St. Cloud, county sink nearly $2 million into start-up project
Aug 14, 2009 at 10:04 AM
By Jessica Solis
Businesses needing an extra hand to get started locally will now be able to seek assistance from experts on how to succeed, thanks to a new facility set to open in St. Cloud next year.
News-Gazette Photo/Andrew Sullivan
Breaking ground for St. Cloud’s Research and Technology Center Incubator are, from left, Chad Pert of Snow Construction, Ernie Gearhart from the city of St. Cloud Economic Development department, Byron Knibbs from the Orlando Utilities Commission, Professor Tom O'Neal from the University of Central Florida, Nick Gross of Snow Construction, County Commissioners Michael Harford and Fred Hawkins Jr., St. Cloud City Council members Tom Griffin, Mickey Hopper, Jay Polachek and Donna Hart, and Osceola County economic development director Maria Grulich.
Although the St. Cloud Research and Technology Center Incubator broke ground only Thursday afternoon, it is already open for prospective businesses to apply and possibly become part of the incubator program meant to aid in the development of new business ventures by providing business assistance to entrepreneurs hoping to open in St. Cloud.
A partnership project between University of Central Florida and St. Cloud, the incubator will provide low-cost commercial space, shared services and business mentoring to between 20 and 30 companies.
Selected companies will receive help with networking, financial management and access to bank loans and guarantee programs, as well as management of their intellectual property and technology. Entrepreneurs are usually accepted into the incubation program through an application process. The 14,200-square-foot incubator will be run by UCF and headquartered at the Corporate Campus in Stevens Plantation.
“Our goal in developing the UCF-St. Cloud-Osceola County business incubator is to empower new business and industry in the local area, and to generate new jobs,” program director Tom O’Neal said in a statement.
The facility is being funded by the city, which pledged $1.3 million to the project, and Osceola County, which will fund an additional $675,000 throughout a five-year period.
The county's participation in the project will allow the incubator facility to expand, city officials said. Originally meant to be between 8,000 to 10,000 square feet, the plans for the facility were recently expanded to 14,200 square feet.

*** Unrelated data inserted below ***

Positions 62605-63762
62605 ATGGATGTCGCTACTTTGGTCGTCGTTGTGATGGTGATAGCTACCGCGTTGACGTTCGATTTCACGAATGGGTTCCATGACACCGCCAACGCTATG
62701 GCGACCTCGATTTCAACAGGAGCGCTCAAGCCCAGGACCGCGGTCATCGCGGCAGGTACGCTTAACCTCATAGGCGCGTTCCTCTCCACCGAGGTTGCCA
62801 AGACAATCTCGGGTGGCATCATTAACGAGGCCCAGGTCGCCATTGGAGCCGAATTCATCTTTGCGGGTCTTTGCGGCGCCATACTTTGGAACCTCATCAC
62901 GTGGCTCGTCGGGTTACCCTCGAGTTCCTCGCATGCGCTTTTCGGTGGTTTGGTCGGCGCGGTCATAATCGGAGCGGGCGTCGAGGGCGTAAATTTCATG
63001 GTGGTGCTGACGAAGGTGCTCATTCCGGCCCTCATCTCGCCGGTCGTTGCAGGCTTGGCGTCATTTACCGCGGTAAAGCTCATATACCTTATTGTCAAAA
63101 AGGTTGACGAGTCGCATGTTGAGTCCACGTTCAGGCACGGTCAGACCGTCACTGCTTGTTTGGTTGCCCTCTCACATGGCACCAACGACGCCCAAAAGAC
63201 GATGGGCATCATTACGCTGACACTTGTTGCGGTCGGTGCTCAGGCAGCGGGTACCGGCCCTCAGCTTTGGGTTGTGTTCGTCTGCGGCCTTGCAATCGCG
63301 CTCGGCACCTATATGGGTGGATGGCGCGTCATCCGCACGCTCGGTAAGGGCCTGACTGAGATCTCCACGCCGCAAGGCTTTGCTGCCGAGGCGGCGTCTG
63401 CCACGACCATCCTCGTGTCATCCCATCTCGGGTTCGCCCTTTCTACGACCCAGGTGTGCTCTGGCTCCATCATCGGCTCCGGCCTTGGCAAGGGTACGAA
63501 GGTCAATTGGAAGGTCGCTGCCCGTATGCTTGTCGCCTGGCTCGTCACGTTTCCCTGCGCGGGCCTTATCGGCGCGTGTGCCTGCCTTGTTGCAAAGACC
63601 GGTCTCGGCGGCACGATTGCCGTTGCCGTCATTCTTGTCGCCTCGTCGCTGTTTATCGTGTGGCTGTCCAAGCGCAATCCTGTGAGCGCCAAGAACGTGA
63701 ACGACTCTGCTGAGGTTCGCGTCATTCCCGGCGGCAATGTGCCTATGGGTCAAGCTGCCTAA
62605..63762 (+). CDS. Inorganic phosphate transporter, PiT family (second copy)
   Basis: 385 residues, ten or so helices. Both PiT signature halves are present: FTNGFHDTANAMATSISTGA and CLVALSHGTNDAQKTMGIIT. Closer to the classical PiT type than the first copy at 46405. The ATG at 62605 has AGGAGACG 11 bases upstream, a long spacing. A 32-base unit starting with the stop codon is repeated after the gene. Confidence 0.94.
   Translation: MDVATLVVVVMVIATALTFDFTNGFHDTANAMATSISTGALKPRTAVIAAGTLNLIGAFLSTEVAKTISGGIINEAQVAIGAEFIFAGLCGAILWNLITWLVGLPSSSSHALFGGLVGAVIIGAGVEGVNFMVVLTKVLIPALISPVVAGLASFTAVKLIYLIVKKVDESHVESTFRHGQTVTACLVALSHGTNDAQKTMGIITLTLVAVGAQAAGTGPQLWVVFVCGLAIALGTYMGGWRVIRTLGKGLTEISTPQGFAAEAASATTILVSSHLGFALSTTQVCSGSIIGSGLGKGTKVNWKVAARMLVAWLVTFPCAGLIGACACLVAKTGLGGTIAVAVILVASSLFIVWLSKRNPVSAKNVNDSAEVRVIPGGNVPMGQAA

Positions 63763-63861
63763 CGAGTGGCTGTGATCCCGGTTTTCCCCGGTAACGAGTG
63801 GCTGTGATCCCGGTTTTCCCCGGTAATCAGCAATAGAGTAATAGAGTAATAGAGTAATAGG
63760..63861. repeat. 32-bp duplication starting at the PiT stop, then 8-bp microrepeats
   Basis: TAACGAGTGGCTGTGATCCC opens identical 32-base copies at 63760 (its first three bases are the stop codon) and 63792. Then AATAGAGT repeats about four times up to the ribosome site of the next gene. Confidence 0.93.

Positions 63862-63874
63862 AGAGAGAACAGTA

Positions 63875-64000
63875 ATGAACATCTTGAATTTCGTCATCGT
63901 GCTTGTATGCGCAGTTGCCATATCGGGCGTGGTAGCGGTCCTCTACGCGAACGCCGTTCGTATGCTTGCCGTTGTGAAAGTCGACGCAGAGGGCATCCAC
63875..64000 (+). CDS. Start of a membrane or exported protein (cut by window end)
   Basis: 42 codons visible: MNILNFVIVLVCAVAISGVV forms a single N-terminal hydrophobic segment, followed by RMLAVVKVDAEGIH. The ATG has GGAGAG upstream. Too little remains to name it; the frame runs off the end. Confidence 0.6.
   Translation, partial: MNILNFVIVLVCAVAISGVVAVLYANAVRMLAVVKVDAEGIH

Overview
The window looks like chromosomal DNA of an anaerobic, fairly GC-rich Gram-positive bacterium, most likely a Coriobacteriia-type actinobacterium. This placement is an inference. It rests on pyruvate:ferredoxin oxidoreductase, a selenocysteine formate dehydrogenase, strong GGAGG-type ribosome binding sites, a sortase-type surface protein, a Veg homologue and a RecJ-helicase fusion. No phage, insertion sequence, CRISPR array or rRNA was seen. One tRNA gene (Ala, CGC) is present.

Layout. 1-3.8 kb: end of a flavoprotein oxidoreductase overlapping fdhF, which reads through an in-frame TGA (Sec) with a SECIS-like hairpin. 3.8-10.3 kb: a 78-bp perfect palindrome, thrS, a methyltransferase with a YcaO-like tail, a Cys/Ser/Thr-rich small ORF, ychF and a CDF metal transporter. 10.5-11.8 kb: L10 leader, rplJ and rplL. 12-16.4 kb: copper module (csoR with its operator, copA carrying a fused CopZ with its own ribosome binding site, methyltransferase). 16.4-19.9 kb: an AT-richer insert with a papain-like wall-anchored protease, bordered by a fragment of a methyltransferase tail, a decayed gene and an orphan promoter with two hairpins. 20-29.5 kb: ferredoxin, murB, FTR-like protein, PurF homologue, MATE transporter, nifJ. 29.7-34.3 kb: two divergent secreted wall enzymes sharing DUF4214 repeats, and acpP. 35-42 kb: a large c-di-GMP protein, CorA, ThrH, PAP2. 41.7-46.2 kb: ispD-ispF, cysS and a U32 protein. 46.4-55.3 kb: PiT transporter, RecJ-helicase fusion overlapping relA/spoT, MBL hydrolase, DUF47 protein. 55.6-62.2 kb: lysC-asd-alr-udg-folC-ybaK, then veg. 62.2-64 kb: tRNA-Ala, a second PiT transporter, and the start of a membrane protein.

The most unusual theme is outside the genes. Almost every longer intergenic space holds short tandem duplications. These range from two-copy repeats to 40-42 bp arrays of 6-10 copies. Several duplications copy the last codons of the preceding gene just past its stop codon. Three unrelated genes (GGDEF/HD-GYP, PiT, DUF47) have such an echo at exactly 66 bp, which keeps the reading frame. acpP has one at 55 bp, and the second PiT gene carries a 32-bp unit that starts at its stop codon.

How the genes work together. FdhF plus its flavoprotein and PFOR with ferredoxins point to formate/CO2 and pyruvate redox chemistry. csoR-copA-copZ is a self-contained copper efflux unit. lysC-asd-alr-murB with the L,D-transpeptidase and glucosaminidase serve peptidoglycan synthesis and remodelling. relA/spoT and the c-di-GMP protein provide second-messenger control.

The project is a major boon to St. Cloud, Mayor Donna Hart said, that could help stimulate and bring business to the city once the economic downturn slows down. Basing the incubator in Stevens Plantation, which currently has a handful of operating businesses, will also give the area a boost, she said.
“This is a win-win,” Hart said.
According to statistics from the National Business Incubation Association, incubators pay off for their host cities. About 87 percent of companies that graduate from an incubator program remain in business five years after graduating, and 84 percent of those companies stay in the community.
With a recession in place that has slowed down the pace of the county’s two most lucrative industries – tourism and construction – officials are hoping the businesses to emerge from the program will bring high wage jobs to the county.
“The incubator shows that the county is willing to put skin in the game and focus on growing our own companies,” Commissioner Fred Hawkins Jr. said.
Association data also showed every 50 jobs created by an incubator client generates another 25 jobs into the community.
In 2004, the association named UCF's incubator the year's top program. According to UCF, since starting in 1999, the program has helped more than 100 companies create more than 900 new jobs with a $59,000 average annual salary, 96 percent higher than the current median of $30,000.
Chad Pert, with local developers Snow Construction, said the facility would be completed by May 2010. So far, three businesses have applied for the incubator program. Businesses can apply at www.incubator.ucf.edu.
Contact Staff Writer Jessica Solis at